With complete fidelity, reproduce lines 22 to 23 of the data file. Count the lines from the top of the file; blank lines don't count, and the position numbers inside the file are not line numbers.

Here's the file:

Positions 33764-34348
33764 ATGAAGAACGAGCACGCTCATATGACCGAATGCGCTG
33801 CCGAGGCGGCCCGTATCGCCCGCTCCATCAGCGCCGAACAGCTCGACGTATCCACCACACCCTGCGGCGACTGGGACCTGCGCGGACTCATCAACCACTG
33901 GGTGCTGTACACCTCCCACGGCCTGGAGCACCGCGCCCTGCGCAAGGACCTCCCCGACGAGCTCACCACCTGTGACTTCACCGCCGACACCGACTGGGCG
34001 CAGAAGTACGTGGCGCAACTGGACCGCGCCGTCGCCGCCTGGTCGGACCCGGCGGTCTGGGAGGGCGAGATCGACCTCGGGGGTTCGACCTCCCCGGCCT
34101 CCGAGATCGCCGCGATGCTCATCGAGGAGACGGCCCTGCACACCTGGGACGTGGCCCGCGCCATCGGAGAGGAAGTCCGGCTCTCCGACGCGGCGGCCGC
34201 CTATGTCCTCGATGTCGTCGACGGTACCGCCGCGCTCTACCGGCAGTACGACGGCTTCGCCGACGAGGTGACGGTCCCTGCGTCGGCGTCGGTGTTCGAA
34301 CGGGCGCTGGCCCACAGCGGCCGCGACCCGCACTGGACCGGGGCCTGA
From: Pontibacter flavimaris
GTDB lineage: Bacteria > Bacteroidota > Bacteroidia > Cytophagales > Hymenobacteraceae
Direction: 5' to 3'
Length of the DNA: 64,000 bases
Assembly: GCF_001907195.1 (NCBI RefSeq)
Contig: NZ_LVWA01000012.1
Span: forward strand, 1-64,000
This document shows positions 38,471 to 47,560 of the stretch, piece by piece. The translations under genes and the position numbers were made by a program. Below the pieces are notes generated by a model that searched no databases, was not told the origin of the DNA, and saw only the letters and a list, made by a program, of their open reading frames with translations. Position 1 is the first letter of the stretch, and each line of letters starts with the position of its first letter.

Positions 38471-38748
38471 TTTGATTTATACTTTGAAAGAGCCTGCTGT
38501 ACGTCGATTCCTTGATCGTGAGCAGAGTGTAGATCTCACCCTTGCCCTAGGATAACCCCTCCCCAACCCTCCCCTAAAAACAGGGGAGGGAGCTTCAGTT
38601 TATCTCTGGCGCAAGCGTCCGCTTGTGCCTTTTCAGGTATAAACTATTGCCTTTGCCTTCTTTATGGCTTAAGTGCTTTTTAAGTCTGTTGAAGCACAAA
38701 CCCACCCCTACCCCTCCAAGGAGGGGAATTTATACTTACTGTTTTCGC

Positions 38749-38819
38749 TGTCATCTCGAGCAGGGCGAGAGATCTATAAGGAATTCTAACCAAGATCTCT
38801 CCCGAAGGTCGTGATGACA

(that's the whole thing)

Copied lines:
Positions 38749-38819
38749 TGTCATCTCGAGCAGGGCGAGAGATCTATAAGGAATTCTAACCAAGATCTCT